WASHINGTON — The National Park Service named a Massachusetts contractor to repair the Washington Monument’s earthquake damage, though it may take two more months before work begins at the National Mall site.
Perini Management Services Inc. of Framingham beat out two other bidders on Wednesday to win a $9.6 million contract that includes extensive repairs to the monument’s stonework. It will involve building massive scaffolding around the 555-foot-tall monument, sealing cracks inside and out, repointing the mortar, cleaning the exterior, and strengthening weak spots with metal brackets. The total cost of repairs, including work already completed, is $15 million.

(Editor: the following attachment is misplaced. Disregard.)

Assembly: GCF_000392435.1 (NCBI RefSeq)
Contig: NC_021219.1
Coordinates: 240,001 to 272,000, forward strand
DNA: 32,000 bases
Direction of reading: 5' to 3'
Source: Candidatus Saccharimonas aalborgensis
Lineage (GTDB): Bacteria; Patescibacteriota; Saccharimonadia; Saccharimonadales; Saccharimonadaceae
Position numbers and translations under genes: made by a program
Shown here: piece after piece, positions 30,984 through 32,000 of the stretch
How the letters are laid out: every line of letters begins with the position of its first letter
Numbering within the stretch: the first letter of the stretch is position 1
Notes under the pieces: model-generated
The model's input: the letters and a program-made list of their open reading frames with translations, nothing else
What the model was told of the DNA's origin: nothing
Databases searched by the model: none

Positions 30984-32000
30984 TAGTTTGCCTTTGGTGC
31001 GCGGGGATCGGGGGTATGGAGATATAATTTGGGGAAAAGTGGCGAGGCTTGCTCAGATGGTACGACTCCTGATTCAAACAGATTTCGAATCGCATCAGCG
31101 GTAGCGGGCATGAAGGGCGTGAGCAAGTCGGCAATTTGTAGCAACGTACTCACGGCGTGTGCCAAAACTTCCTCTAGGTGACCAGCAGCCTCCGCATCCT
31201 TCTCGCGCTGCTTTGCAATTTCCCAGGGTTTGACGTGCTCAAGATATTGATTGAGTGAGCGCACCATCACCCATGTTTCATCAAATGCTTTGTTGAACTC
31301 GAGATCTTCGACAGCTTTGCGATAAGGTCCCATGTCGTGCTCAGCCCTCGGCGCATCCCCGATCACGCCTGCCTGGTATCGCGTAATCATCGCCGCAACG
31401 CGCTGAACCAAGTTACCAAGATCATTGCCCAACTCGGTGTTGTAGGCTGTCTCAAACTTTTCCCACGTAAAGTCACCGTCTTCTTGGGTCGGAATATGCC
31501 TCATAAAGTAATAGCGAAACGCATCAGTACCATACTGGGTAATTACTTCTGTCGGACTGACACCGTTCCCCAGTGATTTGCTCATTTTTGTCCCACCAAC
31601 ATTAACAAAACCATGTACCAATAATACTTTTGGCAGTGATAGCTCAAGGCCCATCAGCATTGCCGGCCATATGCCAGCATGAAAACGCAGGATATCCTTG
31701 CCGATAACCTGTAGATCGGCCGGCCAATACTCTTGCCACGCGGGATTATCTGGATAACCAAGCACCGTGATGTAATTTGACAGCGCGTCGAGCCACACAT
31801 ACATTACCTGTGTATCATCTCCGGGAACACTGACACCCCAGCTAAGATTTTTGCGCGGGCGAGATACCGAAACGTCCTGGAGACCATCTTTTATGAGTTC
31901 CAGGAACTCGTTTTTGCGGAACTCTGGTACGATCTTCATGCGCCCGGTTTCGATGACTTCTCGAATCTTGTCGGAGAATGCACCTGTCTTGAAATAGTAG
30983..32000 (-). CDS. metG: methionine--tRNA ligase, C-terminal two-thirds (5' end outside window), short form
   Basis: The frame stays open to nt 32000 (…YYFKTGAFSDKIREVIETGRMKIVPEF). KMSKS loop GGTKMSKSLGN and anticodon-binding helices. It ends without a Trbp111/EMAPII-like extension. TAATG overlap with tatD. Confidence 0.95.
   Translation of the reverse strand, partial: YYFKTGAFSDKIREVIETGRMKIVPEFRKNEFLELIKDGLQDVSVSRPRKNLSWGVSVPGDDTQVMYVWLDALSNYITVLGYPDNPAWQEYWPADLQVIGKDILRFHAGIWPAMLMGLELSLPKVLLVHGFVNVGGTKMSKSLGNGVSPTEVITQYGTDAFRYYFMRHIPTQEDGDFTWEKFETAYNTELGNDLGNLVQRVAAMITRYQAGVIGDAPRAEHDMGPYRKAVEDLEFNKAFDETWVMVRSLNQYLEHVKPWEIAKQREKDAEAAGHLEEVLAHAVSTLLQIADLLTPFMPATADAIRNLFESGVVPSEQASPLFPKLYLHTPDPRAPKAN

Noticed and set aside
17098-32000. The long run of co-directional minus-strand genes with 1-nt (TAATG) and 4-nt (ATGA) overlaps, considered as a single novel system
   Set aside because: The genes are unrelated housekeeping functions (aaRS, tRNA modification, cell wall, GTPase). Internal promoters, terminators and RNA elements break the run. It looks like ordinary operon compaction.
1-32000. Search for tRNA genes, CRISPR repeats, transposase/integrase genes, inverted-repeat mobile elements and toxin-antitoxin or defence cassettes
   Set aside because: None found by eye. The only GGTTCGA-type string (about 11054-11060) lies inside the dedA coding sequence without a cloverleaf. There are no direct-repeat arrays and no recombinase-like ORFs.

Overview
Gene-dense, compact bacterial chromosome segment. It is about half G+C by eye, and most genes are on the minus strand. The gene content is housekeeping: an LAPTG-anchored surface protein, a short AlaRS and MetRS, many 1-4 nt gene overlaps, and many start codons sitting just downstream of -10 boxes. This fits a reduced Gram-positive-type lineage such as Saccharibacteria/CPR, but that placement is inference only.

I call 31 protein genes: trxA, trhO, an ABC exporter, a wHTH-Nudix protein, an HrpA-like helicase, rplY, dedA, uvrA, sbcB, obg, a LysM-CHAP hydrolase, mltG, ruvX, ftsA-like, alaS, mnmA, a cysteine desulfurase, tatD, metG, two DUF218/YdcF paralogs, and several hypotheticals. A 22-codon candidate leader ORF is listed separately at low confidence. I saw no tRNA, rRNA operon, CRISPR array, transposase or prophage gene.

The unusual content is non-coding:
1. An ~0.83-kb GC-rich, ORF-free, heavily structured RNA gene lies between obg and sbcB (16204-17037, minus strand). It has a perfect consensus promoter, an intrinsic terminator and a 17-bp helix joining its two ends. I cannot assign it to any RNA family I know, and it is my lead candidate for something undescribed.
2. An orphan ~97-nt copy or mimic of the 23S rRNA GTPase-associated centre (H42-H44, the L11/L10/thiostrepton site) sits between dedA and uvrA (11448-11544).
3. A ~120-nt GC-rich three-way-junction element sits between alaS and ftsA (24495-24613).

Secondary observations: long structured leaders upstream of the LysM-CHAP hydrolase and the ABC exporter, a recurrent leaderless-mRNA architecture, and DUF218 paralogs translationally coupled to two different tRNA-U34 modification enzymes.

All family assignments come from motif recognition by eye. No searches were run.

Federal officials said the contractor’s parent company was the prime contractor for the construction of the Ronald Reagan Building, Washington’s largest federal building. The 118-year-old company has worked on such varied projects as the trans-Alaska pipeline and, in Massachusetts, the Turnpike extension and the Prudential Center.
The contractor’s team also includes firms involved in a restoration of the monument completed in 2000.
‘‘We are again one step closer to getting this important landmark reopened to our visitors,’’ said Robert Vogel, superintendent of the National Mall and Memorial Parks.
The marble and granite obelisk has been closed to the public since a 5.8-magnitude earthquake shook the region on Aug. 23, 2011. The upper portion of the monument sustained large cracks when it shook violently during the quake. It will likely remain closed to visitors until 2014.
Once work begins, the project will take 12 to 18 months to complete, officials said.
Congress allocated $7.5 million to pay for repairs. In January, a Washington businessman, David Rubenstein, pledged another $7.5 million.